BookmarkSubscribeRSS Feed
Maya1
Fluorite | Level 6

Hello,

 

in my multinomial logistic regression with proc glimmix, I frequently get the following note:

NOTE: Convergence criterion (GCONV=1E-8) satisfied.
NOTE: At least one element of the gradient is greater than 1e-3.

 

In the convergence status table, I find status=0 with reason= 'Convergence criterion (GCONV=1E-10) satisfied.'

 

From the paper http://support.sas.com/resources/papers/proceedings12/332-2012.pdf

and a previous post (https://communities.sas.com/t5/SAS-Procedures/MEANING-Convergence-criterion-GCONV-1E-8-satisfied/m-p...), I learned that the relative change in the gradient value is sufficiently small (due to a maximum/ minimum/ saddle point in the objective function),  but the gradient value itself is not be small. So I followed the recommendation in the paper and set nloptions / gconv=0. However, the note "At least one element of the gradient is greater than 1e-3." persists but now the convergence status table says 'The convergence status is indeterminate.' with status=0. If I choose gconv= 1e-10, I still get the note in the log file and the convergence status table again says 'The convergence status is indeterminate.'

 

So my question is: Do I have to worry about the note or which impact does it have? And what else could I try?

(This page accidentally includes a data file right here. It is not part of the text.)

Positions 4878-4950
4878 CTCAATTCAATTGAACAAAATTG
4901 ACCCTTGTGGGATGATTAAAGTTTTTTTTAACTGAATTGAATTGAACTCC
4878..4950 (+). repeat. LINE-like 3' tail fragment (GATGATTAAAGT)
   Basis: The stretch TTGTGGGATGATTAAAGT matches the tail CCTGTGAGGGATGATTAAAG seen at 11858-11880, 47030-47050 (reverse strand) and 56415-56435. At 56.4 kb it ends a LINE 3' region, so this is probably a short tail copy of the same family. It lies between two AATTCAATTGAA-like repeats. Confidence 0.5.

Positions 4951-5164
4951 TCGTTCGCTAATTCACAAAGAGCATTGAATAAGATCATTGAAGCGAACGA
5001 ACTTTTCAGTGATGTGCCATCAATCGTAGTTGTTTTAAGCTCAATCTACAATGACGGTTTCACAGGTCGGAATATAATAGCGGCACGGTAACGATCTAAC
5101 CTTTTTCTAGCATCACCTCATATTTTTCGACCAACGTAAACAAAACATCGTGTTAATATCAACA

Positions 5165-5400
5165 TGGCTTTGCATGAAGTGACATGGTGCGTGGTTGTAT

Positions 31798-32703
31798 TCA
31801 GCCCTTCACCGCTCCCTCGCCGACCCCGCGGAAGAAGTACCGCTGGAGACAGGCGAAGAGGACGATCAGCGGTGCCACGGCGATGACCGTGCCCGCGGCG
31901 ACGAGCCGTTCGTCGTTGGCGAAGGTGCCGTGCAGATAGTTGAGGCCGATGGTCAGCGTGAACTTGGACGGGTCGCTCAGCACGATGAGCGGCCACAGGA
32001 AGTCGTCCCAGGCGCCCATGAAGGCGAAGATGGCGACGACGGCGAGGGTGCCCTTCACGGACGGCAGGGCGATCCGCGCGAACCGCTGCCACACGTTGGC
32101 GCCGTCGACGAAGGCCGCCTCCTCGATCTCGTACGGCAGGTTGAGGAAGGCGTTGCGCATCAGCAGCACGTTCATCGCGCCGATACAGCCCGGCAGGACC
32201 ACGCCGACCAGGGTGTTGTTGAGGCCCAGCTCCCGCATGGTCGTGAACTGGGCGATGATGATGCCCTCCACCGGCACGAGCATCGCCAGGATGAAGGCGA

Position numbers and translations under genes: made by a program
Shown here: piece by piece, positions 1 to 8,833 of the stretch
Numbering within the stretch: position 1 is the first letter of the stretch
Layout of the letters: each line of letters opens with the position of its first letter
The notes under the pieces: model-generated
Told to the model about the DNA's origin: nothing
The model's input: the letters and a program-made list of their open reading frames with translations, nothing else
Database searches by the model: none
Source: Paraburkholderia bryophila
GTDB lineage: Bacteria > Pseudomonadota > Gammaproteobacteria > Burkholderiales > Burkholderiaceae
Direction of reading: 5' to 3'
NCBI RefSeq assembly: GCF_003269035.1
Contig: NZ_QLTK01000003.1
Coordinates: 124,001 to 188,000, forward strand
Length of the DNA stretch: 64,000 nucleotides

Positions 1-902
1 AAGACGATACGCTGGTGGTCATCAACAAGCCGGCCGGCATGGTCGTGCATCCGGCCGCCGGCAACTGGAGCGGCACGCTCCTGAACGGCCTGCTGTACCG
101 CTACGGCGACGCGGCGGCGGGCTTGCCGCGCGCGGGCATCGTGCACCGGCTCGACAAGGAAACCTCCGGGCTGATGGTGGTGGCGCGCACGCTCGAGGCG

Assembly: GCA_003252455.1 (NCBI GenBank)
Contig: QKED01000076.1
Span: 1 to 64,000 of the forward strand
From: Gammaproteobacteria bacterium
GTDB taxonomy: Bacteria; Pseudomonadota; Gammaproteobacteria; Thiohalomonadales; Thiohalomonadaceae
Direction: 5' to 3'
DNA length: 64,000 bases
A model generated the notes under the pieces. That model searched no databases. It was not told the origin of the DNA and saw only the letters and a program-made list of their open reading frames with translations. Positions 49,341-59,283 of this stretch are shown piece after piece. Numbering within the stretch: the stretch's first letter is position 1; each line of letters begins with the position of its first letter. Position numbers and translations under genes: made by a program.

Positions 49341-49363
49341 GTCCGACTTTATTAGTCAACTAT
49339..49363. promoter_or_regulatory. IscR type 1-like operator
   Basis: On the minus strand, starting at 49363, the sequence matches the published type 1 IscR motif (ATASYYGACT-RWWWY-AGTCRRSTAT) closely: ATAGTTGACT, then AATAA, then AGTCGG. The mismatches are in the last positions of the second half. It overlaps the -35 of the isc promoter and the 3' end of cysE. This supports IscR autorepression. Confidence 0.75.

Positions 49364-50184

Thanks in advance and kind regards.

M

 

 

 

 

3 REPLIES 3
SteveDenham
Jade | Level 19

In almost all of the cases I have worked with, I have seen the same NOTE and haven't been terribly concerned.  However, it could easily lead to very large standard errors for the associated parameter.  This can sometimes be handled by doing the following:

 

What you might do is add the ITDETAILS option to your PROC GLIMMIX statement, and see which element of the gradient is still relatively large.  If you then relate that back to a model parameter, you could attempt to rescale the associated variable.  As ide from this, things like altering the optimization technique in an NLOPTIONS statement could be tried--ridging often helps, so tech=NRRIDG might be a good start.

 

Steve Denham

 

 

Maya1
Fluorite | Level 6

Thanks, Mr Denham! Is there any literature which I could cite that this issue is not a big deal and that only the standard errors might be affected?

Btw, I already use tech=nrridge in combination with method=laplace and have only one binary predictor and count data as dependent variable, so I guess, rescaling is not an option? Anything else that I could try?

 

Thanks again, M

SteveDenham
Jade | Level 19

Could you report the results of the ITDETAILS, along with your model?  That might help.

 

As far as a read, Walt Stroup's Generalized Linear Mixed Models would be my choice. Also, check for posts by @lvm--he has mentioned a couple of papers by Stroup that may touch on this as well.

 

Steve Denham

Ready to join fellow brilliant minds for the SAS Hackathon?

Build your skills. Make connections. Enjoy creative freedom. Maybe change the world. Registration is now open through August 30th. Visit the SAS Hackathon homepage.

Register today!
What is ANOVA?

ANOVA, or Analysis Of Variance, is used to compare the averages or means of two or more populations to better understand how they differ. Watch this tutorial for more.

Find more tutorials on the SAS Users YouTube channel.

Discussion stats
  • 3 replies
  • 6412 views
  • 0 likes
  • 2 in conversation